The members of Professor Andrei Bulatov’s research team have come up with a method for identifying different kinds of phenols in smoked foods. These are the aromatic alcohols that give such food its ‘smoky’ taste. They propose isolating these phenols by use of choline chloride, otherwise known as vitamin B4. Environmentally safe, quick and inexpensive, this method can be used in analytical laboratories at factories, where it is necessary to determine the concentration of these alcohols in prepared foods.
The research findings have been published in Food Chemistry.1
Today, phenols are used to produce medicines, paints, and inexpensive furniture made of chipboard or MDF panels and also to process food. Some of them are capable of imparting a pleasant smoky aroma to food, so they are often added to sausage or fish. But if we eat something that is high in phenols, it can have a deleterious effect on our health, so at factories they pay close attention to their concentrations in food. During tests, more often than not meat samples are dissolved in alkalis (in which phenols are very soluble), but the resulting emulsions require additional purification from the fats contained in sausage.
‘Our method is connected with deep eutectic solvents – very promising compounds that have been studied extensively over the last fifteen years,’ said Andrei Shishov, the project leader, who has a PhD in Chemistry and is an associate professor in the Department of Analytical Chemistry at St Petersburg University. ‘Usually, such solvents derive from two substances, which are then used to extract a third. But we got to thinking about it and wondered if it wouldn’t be a good idea to try deriving this substance not through a solvent but by means of the way it is formed. After all, phenols themselves produce such compounds when they bond with choline chloride – it’s the commonly known vitamin B4.’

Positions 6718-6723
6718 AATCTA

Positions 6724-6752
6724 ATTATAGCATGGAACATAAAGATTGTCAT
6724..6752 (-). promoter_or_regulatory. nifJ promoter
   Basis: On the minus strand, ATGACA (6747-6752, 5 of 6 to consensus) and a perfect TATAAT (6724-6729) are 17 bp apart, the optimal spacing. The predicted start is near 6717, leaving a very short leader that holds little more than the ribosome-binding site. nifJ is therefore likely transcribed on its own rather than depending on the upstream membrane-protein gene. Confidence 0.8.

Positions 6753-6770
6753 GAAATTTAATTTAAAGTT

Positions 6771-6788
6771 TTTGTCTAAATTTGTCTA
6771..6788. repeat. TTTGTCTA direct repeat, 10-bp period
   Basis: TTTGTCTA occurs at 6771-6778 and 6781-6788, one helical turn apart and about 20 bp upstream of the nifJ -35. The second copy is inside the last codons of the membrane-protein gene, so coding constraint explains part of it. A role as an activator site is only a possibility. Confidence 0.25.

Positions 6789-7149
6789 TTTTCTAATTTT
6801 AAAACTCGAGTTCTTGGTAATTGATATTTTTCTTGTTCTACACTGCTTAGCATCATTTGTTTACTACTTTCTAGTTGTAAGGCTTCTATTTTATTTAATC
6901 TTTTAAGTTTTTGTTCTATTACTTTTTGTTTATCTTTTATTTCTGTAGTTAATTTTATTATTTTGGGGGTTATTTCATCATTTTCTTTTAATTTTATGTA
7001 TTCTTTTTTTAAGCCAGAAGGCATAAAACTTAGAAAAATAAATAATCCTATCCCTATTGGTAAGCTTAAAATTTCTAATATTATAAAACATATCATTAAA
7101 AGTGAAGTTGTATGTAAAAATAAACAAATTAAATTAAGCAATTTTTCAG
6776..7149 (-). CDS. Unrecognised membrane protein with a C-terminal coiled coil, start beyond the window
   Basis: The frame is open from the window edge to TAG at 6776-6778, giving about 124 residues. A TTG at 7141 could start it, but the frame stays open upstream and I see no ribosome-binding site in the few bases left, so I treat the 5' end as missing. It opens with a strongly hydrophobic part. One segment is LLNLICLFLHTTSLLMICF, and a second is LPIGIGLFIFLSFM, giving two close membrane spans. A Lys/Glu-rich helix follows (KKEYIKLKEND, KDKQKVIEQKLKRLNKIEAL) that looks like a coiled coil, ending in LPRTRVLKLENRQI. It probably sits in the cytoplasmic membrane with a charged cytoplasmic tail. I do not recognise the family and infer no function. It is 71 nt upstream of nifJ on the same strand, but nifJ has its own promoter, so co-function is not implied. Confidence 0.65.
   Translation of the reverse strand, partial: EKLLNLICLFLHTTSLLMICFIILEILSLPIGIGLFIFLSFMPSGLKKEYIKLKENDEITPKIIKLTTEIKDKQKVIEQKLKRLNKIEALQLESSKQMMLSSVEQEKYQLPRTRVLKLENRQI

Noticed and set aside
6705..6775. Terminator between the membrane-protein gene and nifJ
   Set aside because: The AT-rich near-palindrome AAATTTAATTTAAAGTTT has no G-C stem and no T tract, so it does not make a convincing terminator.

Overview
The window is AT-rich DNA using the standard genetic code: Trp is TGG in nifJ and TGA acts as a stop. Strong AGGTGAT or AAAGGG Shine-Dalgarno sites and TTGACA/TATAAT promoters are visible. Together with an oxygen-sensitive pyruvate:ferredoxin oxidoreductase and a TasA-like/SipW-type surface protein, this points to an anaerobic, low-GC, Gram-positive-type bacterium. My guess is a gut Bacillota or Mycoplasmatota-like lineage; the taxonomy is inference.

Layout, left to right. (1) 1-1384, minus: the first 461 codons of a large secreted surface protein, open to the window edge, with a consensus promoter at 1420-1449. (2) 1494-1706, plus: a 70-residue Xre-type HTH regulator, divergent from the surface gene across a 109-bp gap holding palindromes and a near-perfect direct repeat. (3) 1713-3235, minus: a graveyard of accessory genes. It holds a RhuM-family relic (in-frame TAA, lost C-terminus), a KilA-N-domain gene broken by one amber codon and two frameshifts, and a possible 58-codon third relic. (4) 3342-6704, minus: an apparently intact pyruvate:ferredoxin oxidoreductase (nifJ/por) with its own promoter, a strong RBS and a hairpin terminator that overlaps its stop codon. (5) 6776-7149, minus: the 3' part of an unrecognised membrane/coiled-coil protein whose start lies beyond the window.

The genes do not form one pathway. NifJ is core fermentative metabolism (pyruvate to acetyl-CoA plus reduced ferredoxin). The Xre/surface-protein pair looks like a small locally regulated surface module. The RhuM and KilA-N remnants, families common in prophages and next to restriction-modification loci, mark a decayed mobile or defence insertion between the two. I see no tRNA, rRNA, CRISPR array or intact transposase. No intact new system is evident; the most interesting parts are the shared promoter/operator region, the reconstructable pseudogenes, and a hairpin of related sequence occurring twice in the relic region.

This innovative approach involves only a few steps. First of all, a meat sample is minced and then dissolved in an organic solvent. After that, a piece of paper with a layer of choline chloride crystals, on which phenol is excreted, is immersed in the solution. The composition on the surface of the paper is washed off with water, and the concentration of phenols in it is determined by using, for example, a chromatograph – a special device for analysing a mixture of substances.
The paper membrane is soaked in a special substance, choline chloride, which is used to discharge phenols. The meat sample is put in the solvent, in which the membrane has been placed on a needle. Phenols are excreted on its surface. After that, the phenols are washed off the surface of the membrane with water, and the resulting solution is analysed with the use of a special device.
This research is supported by Grant No 18-73-00111 from the Russian Science Foundation.
Best of all, as the chemists in Professor Bulatov’s research team note, this technique is perfect for solid products, which are easy to grind up. Among its advantages are safety – after all, vitamin B4 is nontoxic – and speed – if all of the instruments are properly adjusted, an analysis takes no more than half an hour. What is more, this new approach makes it possible to determine whether a sausage has really been smoke-cured or liquid smoke has simply been added to it.
‘Besides, using this method, it is also possible to identify good phenol compounds in edible oils, for example olive oil, and this is exactly what we are looking at now,’ said Mr Shishov. ‘It is known that these are the compounds that account for the antioxidant activity of edible oils, and they are beneficial for our health.’